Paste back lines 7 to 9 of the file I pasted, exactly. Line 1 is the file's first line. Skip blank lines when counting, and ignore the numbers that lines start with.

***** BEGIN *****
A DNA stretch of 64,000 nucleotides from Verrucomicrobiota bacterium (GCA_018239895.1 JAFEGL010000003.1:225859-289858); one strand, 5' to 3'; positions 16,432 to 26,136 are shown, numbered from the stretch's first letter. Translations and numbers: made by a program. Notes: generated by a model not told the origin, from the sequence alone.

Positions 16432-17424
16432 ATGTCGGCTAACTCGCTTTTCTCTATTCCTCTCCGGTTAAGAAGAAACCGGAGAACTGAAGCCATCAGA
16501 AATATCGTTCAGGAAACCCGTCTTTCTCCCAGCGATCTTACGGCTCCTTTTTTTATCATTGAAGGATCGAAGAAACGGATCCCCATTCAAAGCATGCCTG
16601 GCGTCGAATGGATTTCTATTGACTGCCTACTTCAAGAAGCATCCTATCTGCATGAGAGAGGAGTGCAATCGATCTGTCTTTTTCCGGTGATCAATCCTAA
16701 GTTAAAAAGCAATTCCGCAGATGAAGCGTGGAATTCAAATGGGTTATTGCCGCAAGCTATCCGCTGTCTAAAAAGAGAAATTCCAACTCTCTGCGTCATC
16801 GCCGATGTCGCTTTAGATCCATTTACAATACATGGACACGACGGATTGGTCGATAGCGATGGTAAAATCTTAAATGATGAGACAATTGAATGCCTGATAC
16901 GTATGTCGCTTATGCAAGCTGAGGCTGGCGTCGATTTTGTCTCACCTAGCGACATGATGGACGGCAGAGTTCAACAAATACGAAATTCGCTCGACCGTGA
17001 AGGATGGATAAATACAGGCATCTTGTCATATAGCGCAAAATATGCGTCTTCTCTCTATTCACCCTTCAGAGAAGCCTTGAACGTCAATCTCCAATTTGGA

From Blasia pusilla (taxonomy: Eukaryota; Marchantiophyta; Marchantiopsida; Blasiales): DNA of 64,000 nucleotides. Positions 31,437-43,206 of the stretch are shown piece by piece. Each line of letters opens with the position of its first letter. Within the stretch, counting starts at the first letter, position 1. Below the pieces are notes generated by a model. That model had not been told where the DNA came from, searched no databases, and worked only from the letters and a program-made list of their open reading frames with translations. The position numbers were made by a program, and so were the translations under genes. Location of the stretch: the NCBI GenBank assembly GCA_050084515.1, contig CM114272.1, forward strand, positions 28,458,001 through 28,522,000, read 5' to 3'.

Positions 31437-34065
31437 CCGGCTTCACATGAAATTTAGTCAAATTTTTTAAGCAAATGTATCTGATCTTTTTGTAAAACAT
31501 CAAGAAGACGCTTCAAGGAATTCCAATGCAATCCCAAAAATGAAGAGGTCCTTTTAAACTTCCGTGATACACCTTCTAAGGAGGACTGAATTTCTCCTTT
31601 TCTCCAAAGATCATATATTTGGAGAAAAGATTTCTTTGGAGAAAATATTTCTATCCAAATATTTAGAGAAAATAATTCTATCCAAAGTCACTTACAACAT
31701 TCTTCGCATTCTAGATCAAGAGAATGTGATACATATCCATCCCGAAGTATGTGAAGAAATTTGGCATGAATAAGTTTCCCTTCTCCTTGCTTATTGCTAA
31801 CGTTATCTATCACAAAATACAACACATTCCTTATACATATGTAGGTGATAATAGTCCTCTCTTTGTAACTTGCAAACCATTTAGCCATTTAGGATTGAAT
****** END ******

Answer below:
16801 GCCGATGTCGCTTTAGATCCATTTACAATACATGGACACGACGGATTGGTCGATAGCGATGGTAAAATCTTAAATGATGAGACAATTGAATGCCTGATAC
16901 GTATGTCGCTTATGCAAGCTGAGGCTGGCGTCGATTTTGTCTCACCTAGCGACATGATGGACGGCAGAGTTCAACAAATACGAAATTCGCTCGACCGTGA
17001 AGGATGGATAAATACAGGCATCTTGTCATATAGCGCAAAATATGCGTCTTCTCTCTATTCACCCTTCAGAGAAGCCTTGAACGTCAATCTCCAATTTGGA